The Usurer’s Grip
R: Charles Brabin. B: Theodora Huntington (story), Bannister Merwin (scenario). D: Walter Edwin, Gertrude McCoy, Edna May Weick, Charles Ogle. P: Edison Company. USA 1912
Print: Library of Congress
“The optimism of the pre–World War I Progressive Era — when belief in reform of society’s ills through investigative research and government action was at its height — is given its most lively illustration in a fascinating series of films produced between 1910 and 1915 by the Edison company in collaboration with a wide range of enterprising nonprofit organizations. Each film dramatized—and resolved—a social problem within 15 minutes. (…)
The film encapsulates real-world lending practices. Interest on household loans, secured by furniture and other property, was limited legally in New York and most of the nation to 6 percent annually, although virtually all such small loans were made at vastly higher rates, especially after ‘fees’. (…) ‘The loan shark evil’ was thus a long-standing topic of muckraking journalism, peopled with real-life melodramas of ‘rapacious money lenders’ and their ‘loan slave’ victims. By far the most effective investigation was undertaken by the sponsor of this film, the Russell Sage Foundation (…).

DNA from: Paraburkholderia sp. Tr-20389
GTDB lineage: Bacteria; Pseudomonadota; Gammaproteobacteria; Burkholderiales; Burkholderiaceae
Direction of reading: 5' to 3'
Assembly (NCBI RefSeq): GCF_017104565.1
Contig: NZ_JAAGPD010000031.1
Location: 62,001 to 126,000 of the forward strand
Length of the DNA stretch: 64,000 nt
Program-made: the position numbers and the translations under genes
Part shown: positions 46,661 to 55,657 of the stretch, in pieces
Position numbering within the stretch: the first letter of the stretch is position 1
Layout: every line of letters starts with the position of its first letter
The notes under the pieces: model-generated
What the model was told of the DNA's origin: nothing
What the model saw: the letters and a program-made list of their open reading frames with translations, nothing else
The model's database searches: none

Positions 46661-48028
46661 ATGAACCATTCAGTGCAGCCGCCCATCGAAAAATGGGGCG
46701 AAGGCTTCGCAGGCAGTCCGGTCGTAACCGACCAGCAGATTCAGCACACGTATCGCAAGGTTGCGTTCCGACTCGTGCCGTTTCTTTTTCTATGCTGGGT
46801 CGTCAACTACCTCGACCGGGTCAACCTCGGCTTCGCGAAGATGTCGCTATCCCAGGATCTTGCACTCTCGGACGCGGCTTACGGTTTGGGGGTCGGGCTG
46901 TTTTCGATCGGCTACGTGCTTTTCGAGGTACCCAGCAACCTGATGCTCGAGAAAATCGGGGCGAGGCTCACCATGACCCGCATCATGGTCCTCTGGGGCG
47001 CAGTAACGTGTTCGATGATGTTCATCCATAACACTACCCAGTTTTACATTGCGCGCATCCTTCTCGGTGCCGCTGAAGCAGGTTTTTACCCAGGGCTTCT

The name given the film’s beset husband and father, ‘Thomas Jenks’, may be a nod to two of the New York Supreme Court justices — Edward B. Thomas and Almet Jenks — who had in March 1912 struck down ‘fees’ above legal interest rates. As in the film (released seven months later), the case, brought by lawyers for the Russell Sage Foundation, centered on a $25 household loan. The court decision freed the District Attorney’s office to prosecute 1,000 lenders before the year was out. The resolution of The Usurer’s Grip relies on just such legal action by a New York district attorney, not on the customary change of heart or poetic justice (as in D.W. Griffith’s The Usurer , in which the lender suffocates in his bank vault). (…)
The loan shark is played with convincing coldheartedness by Charles Ogle, remembered now as the movies’ first Frankenstein monster, in Edison’s 1910 version. He is ready to take sexual favors from Jenks’s wife in place of the second payment.”
National Film Preservation Foundation